When using Golomb/Rice code in image compression, it is inevitable for us to meet large values. Golomb coding uses a tunable parameter M to divide an input value N into two parts : q, the result of a division by M, and r, the remainder. The quotient is sent in unary coding, followed by the remainder in binary.

For example, if N is 120, and M is 4, then q is 30(in unary 111.....1111110, 31bits), r is 0. So the result is 33 bits. It is not practical in the use of image compression.

So what should I do when using Golomb/Rice code for large values? Or does it have any rules for large values?

  • Can you please state, whether any answer below answers your question? And if not, can you clarify what you are missing? – thepacker Jan 13 '15 at 21:29
  • Did you also implement linear prediction, as mentioned in the Wikipedia article? The result of linear prediction is that the signal becomes very sparse (much fewer coefficients have high magnitudes). Linear (or whatever) prediction is used everywhere, including JPEG DC coefficients. – rwong May 11 '15 at 19:56
  • You need to have some idea or statistics about the distributions of value magnitudes in order to use Golomb/Rice. Then, you will choose a suitable M. In your example, the choice of M=4 is certainly too small. I don't know what is an optimal way to choose M but my hunch (wild guess) is to take M to be a power-of-two value that is nearest to the square root of some reasonably large values of N. – rwong Jul 11 '15 at 9:54

I don't understand why "33 bits is not practical". There's two answers to that depending on what you mean:

  • The whole point of this sort of encoding is to optimise representation of the small values at the expense of large values. Assuming a suitable distribution of numbers to be compressed with many more smaller values than larger values, there should be less bits needed by the encoded representation overall. Note that for image compression, this sort of scheme is generally used to encode errors from a predicted pixel value, not the pixel values themselves.

  • If you're referring to some issue due to a 32 bit integer size in the language you're using, I find it's quite important/useful to have an nice arbitrary length bitvector class for this sort of thing (boost's dynamic_bitset for example).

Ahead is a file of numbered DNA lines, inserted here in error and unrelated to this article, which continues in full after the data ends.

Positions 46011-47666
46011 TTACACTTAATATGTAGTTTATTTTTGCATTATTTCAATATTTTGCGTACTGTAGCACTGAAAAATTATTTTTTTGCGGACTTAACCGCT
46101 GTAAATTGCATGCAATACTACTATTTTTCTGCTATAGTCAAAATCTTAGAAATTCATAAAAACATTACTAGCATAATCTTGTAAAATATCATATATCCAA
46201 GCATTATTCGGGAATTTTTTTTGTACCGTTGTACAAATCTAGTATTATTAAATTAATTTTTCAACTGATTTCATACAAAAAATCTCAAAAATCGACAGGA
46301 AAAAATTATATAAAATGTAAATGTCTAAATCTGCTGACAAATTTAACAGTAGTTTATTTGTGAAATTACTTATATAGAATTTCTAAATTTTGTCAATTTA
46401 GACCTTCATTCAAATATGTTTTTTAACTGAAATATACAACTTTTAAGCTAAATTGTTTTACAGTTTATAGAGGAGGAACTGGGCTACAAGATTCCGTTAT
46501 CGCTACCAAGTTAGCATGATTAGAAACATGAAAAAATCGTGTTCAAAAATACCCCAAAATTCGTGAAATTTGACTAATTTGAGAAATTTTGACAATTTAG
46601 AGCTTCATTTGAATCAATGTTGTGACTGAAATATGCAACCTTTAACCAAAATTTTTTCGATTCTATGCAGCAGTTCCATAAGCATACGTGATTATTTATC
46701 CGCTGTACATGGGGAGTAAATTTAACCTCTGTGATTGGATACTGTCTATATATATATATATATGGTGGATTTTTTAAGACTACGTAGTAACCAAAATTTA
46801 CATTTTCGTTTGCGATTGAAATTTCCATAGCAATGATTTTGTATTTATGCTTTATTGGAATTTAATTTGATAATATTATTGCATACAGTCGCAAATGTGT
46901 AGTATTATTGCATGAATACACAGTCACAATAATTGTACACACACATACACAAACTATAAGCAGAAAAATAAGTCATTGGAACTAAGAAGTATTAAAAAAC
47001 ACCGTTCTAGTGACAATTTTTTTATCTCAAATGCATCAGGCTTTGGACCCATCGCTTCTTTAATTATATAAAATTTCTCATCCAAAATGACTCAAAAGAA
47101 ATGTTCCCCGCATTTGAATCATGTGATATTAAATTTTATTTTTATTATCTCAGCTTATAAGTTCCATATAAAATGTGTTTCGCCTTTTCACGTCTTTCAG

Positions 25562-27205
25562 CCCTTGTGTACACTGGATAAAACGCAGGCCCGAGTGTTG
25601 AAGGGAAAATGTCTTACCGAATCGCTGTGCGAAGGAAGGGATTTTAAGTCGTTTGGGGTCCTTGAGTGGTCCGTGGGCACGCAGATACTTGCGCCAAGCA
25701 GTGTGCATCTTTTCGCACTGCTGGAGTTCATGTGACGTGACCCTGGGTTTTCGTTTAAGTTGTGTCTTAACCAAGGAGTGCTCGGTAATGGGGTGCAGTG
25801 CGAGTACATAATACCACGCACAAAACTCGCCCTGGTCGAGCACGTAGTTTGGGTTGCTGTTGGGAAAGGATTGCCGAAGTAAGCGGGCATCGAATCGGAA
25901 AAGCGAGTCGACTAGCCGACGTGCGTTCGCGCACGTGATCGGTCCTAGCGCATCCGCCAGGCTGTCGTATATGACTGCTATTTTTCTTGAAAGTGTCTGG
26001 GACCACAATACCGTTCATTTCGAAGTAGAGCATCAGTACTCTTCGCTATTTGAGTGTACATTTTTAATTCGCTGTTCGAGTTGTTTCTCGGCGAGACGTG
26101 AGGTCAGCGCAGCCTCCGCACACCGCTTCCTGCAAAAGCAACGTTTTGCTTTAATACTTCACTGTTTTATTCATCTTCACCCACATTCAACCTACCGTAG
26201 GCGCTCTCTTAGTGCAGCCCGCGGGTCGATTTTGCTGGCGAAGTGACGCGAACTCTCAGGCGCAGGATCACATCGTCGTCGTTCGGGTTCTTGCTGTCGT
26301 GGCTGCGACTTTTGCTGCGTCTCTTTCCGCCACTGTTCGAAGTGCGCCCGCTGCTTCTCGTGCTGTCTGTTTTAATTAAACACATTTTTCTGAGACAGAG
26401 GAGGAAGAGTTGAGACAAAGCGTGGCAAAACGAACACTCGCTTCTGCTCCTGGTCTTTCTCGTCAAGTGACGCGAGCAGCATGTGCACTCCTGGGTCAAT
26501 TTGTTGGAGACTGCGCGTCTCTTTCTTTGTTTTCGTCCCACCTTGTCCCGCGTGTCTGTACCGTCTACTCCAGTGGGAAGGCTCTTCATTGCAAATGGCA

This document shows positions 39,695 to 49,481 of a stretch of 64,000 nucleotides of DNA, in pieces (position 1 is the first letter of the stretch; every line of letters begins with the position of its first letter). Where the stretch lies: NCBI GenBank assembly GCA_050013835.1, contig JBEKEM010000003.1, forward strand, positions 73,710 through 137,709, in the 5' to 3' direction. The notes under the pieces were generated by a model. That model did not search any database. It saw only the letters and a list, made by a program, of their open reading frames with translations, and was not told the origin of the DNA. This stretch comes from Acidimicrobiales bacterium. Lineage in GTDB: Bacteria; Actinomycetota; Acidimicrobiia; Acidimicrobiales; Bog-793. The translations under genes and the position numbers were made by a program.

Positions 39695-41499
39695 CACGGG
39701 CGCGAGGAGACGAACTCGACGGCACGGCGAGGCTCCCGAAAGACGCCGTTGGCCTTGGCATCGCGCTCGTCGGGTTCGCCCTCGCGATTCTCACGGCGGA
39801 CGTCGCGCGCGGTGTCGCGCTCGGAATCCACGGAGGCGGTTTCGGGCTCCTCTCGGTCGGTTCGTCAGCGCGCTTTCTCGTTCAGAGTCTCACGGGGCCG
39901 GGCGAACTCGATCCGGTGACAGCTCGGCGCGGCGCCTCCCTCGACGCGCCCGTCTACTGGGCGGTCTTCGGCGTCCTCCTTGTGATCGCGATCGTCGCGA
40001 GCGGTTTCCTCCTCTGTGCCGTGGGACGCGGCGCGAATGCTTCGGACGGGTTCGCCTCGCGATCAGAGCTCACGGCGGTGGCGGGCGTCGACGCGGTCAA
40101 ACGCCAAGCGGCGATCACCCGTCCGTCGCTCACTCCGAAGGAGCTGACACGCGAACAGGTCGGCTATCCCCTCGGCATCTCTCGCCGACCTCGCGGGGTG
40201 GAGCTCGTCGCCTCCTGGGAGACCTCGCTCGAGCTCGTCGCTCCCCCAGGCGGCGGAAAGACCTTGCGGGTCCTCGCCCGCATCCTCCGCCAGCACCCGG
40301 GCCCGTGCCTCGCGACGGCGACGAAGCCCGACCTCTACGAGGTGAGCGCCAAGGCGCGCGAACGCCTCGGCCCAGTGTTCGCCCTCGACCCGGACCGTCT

Golomb-Codes and Rice-Codes are only efficient, if the Symbols you want to encode have a geometric distribution or near geometric distribution. ( d(n)=(1-p) pn ). This is a code which can encode even infinite values, but the encoded symbol grows in size when further away from 0, since they are less probable than values near 0. This is why you spend more bits on less probable symbols and few bits on very probable symbols.

A Golomb code is a variable length code. Where each symbol could be encoded at different legth. The less probable, the longer the encoding. Each symbol is encoded by multiple bits and you write the encoding bit by bit, regardless if you encountered a magic 8, 16, 32, or 64 bit bound. The code is not meant to be read/written byte, word, int or long, this is what you do, when writing the encoded data to the disk. If you must spend 33 bits for a given symbol, you must spend it, otherwise the code is not reversible. But you must read or write bitwise.

In your example the value 120 would create a 31 bit prefix and some extrabits 2 for the code. But on the other hand 120 is 2-30 times less probable than 0. Thus it is completely perfect to spend this "much" bits for it.

The selection of the optimal M depends on the given distribution. Golomb-Coding and Rice-Coding (which is a special case of Golomb coding) are used in image compression and video compression, because it is easy to implement and is fast in processing.

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